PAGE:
Tampa Bay has a lot of ramps...lot of seasoned boaters and that many newbies , hey but we all have to learn somewhere...good thing to tow them in...most of the time it is boat full of kids...sometimes it's a it's a old pro that knows more than you ever will
Link Posted: 4/16/2017 6:45:36 PM EDT
Discussion ForumsJump to Quoted PostQuote History
Quoted:
boat guy here...boat from my dock three times a week at the least...have buddies near that you can call to tow you back to the dock

 I pay 180 a year for Sea-Tow ...have never used it in 10 years...180$ is something I can live with

Hanging out in tampa bay all day and paying stupid money to get home is not

I pull all broke boaters in and refuse all money they offer...bad luck to in my records
View Quote
I've been a passenger on a 48ft boat running wide open at 50kts when it ran aground. I've watched a boat at night with no lights run aground between 275 and Pinellas Bayway. I've dug in near Passage Key, by BayShore, and in Blind Pass, but in all cases I was aware of the underwater conditions, was going less than 2mph and immediately trimmed up and reversed to lift the stern an un-ass the area so I've never gotten stuck (knock on wood). I don't mess around when moving fast. I stick to the channels except where the charts show 20+ ft depth all around.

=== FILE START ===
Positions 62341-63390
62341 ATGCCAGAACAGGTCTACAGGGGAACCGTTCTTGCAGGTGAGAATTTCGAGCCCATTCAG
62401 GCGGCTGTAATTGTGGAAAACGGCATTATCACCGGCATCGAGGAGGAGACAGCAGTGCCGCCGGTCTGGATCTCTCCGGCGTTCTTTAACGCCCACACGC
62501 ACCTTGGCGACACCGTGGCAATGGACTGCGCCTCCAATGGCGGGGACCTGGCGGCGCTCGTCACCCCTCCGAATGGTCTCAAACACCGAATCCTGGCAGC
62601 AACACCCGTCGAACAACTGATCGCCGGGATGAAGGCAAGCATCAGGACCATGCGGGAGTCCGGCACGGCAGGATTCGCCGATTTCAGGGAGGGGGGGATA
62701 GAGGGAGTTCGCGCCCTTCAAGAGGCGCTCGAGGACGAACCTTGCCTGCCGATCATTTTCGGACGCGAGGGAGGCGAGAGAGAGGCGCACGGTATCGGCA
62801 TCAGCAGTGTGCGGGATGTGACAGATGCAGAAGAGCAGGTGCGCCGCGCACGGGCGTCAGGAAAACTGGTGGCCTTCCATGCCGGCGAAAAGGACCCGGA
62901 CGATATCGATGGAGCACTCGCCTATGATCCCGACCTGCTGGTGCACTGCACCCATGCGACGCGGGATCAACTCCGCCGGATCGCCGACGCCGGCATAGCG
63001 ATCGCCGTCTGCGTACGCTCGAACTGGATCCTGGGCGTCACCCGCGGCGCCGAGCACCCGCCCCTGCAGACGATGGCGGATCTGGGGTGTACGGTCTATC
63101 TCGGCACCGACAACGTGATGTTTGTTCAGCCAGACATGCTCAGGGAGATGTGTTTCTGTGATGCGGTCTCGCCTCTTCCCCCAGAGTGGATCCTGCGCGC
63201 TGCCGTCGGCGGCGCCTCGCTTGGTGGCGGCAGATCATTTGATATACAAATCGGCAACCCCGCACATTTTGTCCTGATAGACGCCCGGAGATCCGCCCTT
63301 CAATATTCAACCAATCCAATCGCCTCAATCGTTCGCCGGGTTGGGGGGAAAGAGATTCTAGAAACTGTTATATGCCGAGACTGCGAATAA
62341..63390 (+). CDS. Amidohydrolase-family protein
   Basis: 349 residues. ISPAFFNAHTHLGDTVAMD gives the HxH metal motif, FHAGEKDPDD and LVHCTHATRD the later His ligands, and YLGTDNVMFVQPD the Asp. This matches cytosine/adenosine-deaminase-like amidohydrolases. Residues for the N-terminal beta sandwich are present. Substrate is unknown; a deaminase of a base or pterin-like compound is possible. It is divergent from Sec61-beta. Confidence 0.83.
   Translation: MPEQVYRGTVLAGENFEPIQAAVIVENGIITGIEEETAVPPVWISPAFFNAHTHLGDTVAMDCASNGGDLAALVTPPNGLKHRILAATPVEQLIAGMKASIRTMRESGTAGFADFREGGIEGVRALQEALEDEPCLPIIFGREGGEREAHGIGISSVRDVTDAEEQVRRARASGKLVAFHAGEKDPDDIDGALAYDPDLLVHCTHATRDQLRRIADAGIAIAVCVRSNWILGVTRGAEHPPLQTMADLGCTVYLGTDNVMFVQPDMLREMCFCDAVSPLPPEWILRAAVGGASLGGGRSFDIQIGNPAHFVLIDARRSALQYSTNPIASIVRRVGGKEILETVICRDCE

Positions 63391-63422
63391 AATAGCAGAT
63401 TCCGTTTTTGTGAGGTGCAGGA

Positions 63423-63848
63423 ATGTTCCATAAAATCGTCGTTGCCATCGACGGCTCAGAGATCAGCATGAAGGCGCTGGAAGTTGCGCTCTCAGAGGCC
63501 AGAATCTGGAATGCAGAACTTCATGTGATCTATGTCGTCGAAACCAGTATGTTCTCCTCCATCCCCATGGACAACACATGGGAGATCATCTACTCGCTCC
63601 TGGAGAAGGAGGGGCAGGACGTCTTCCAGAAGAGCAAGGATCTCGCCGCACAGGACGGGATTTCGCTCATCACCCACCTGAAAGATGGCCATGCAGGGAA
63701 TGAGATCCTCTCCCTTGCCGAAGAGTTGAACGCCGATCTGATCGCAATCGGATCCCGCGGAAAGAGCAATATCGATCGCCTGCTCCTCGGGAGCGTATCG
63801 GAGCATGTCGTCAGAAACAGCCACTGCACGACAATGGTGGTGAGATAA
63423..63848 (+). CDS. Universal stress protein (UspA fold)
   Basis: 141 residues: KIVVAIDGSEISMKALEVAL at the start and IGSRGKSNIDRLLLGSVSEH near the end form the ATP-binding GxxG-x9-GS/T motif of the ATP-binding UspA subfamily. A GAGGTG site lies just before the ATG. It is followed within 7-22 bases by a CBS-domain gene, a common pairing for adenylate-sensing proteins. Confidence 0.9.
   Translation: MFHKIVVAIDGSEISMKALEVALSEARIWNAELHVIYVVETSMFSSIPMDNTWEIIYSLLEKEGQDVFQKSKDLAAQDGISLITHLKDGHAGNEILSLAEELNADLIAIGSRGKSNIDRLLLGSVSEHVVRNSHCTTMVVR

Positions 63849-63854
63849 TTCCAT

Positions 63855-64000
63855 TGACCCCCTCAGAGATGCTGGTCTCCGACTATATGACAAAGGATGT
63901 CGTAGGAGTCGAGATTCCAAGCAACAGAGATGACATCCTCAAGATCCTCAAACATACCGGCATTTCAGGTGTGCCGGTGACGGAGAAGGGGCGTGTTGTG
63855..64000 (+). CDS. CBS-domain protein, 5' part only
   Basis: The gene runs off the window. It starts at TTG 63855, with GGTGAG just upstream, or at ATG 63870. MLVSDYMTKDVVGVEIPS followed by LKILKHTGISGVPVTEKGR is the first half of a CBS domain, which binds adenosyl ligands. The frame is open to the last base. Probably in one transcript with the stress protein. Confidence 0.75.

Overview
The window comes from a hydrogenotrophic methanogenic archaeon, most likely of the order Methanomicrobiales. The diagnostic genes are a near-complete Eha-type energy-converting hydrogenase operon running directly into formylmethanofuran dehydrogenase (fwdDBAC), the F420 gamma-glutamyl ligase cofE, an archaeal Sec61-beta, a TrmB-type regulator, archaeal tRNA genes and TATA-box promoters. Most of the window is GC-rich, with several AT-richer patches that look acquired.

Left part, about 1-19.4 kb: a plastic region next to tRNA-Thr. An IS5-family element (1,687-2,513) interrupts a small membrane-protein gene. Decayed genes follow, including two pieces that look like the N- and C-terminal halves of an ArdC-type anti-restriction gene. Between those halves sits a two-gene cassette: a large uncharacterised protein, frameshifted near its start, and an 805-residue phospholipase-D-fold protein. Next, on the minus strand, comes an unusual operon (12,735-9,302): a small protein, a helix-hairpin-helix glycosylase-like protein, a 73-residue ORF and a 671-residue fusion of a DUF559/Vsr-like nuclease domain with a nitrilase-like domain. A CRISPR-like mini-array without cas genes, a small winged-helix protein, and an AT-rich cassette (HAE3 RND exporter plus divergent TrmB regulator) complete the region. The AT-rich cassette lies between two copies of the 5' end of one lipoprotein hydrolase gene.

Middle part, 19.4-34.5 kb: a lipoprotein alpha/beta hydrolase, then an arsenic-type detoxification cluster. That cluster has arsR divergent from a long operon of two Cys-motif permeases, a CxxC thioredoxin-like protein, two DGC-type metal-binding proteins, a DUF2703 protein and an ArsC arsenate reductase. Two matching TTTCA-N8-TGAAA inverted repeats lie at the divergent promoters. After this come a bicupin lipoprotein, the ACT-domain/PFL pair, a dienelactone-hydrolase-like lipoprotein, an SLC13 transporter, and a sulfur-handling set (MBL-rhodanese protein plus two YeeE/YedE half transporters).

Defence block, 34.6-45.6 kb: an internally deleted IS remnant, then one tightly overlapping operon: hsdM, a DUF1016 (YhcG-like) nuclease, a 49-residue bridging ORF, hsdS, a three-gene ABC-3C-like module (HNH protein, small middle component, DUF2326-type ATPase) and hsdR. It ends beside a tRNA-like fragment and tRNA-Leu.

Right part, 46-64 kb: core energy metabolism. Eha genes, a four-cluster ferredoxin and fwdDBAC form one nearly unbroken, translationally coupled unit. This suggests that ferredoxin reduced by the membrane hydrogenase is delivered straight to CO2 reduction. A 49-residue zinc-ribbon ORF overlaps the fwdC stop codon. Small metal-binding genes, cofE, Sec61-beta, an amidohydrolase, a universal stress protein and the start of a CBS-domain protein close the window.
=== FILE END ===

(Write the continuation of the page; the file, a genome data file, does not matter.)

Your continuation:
This was the first time I've had to get a tow in 220 hours as a new boater. I believe that if I knew what I learned in this, I could've gotten out of there. I didn't identify that the rotor wasn't secured until I worked on it in the slip, but if it ever happened again, I would check that timing hadn't moved. It was pretty obvious that it was a timing issue with the backfiring and weird behavior when turning the engine over. Here's what I would've done:

Engine is a Mercruiser V8. To find TDC on #1, I used a wrench across the starter relay to bump the crankshaft to the #1 position indicator. I would've then turned the rotor to where #1 would be on the crab-shaped cap. There was still plenty of friction on it and I believe it would've held enough to get me home. If it didn't start, I would've rotated the rotor 180 degrees. Pulling a spark plug on a hot engine in a cramped bay would've been more difficult than taking the cap off twice.
Top Top